R&D key to Asia's long-term global trade success: HSBC
The China Post news staff
March 19, 2014, 12:07 am TWN
TAIPEI, Taiwan -- Stronger-than-expected recovery in leading industrialized nations has boosted global trade confidence but longer-term growth will depend on the level of Asia's investment in research & development (R&D) to move up the value chain, according to HSBC.
Simon Constantinides, HSBC's regional head of trade and receivables finance for the Asia-Pacific, said that emerging markets, led by China, are rapidly increasing their R&D investment to capture more of the value of their merchandise exports, enabling them to move up the value chain.
According to the latest figures, China spends the equivalent of 1.8 percent of its annual gross domestic product (GDP) on R&D, nearly double that of 20 years ago. In industrialized markets, meanwhile, R&D investment levels have largely stagnated over the past 20 years.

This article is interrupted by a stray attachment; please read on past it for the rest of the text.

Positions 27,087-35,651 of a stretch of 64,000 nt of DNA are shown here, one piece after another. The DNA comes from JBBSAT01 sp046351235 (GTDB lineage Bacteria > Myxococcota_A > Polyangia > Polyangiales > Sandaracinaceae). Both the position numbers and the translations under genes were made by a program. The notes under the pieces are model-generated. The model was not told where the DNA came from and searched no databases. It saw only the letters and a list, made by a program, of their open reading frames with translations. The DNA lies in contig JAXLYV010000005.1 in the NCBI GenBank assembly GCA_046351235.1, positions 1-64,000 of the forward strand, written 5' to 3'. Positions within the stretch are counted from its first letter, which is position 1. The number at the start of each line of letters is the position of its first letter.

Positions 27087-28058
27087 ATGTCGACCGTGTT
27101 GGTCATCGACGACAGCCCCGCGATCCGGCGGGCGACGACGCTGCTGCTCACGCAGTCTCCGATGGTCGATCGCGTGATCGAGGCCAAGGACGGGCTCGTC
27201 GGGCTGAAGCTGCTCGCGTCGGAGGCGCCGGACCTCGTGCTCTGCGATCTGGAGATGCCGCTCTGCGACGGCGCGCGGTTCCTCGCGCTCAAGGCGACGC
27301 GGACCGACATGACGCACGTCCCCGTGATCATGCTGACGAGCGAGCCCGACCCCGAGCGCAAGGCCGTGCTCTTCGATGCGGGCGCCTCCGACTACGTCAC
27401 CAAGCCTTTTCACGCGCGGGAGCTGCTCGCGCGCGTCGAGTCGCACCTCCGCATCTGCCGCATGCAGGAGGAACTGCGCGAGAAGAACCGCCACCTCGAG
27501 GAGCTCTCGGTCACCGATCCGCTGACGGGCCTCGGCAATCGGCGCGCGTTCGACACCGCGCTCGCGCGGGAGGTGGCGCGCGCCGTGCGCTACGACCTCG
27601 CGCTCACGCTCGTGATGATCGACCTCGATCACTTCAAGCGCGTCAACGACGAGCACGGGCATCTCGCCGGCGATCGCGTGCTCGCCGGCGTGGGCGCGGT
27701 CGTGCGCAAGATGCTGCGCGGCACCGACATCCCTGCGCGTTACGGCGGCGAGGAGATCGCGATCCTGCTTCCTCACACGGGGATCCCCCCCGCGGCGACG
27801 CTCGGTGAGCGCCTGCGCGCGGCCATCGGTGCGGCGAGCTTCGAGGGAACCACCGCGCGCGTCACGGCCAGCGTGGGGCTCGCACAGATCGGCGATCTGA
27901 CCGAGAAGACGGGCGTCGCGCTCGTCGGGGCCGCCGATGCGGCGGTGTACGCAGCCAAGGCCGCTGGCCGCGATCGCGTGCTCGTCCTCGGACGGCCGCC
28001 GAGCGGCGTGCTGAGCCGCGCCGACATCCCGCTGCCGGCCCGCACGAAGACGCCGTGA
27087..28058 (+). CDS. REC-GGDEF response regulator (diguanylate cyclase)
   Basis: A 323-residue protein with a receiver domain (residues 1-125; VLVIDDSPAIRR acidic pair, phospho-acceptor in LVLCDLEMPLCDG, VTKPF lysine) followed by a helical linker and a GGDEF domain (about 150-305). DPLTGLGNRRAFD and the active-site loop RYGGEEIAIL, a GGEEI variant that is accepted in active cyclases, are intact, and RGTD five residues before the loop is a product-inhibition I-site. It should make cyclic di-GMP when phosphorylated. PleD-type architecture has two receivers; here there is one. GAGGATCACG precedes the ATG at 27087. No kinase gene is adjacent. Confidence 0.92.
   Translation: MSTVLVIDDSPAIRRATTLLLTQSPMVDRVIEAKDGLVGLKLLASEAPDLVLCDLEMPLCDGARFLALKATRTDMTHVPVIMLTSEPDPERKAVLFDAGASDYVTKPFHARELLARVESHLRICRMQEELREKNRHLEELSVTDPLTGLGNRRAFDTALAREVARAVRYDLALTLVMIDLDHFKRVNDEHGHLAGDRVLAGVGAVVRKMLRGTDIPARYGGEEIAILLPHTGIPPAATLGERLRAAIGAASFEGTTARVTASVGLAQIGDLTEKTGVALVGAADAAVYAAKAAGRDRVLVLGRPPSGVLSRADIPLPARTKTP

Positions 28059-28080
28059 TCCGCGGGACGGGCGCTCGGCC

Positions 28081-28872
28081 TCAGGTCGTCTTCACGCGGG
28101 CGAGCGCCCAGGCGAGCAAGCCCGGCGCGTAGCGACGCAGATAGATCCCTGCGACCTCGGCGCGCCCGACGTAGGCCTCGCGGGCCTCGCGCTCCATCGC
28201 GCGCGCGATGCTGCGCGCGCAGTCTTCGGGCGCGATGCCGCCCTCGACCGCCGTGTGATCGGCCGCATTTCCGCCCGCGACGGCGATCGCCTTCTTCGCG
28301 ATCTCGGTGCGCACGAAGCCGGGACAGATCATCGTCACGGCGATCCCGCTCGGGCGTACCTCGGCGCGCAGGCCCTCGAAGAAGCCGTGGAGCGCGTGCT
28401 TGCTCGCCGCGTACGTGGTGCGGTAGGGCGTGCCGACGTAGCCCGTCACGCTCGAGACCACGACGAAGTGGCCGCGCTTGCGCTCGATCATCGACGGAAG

R&D spent as a percentage of GDP in Asia has almost caught up with that of Europe. Asian markets are still largely assemblers of high-tech goods, with little of the value of these products remaining in country.
These markets are capturing a growing share of global high-tech exports, but the bulk of these can be attributed to the effects of the increasing internationalization of supply chains, as reflected by high-tech imports increasing at a similar pace.
More than 80 percent of China's high-tech exports, for instance, are produced by foreign-owned or joint venture firms, according to HSBC.
Increased R&D investment will enable tech-focused countries to move up the value chain in the production of these goods, reducing reliance on foreign imports of components, and ultimately originating new technologies domestically, Constantinides said.
By 2030, global trade in high-tech goods is expected to increase more than threefold globally, Constantinides added.
HSBC's trade confidence index (TCI) edged up one point globally from six months ago to reach 113 in the second half of 2013. Any reading above 100 signals anticipated expansion in trade amongst businesses.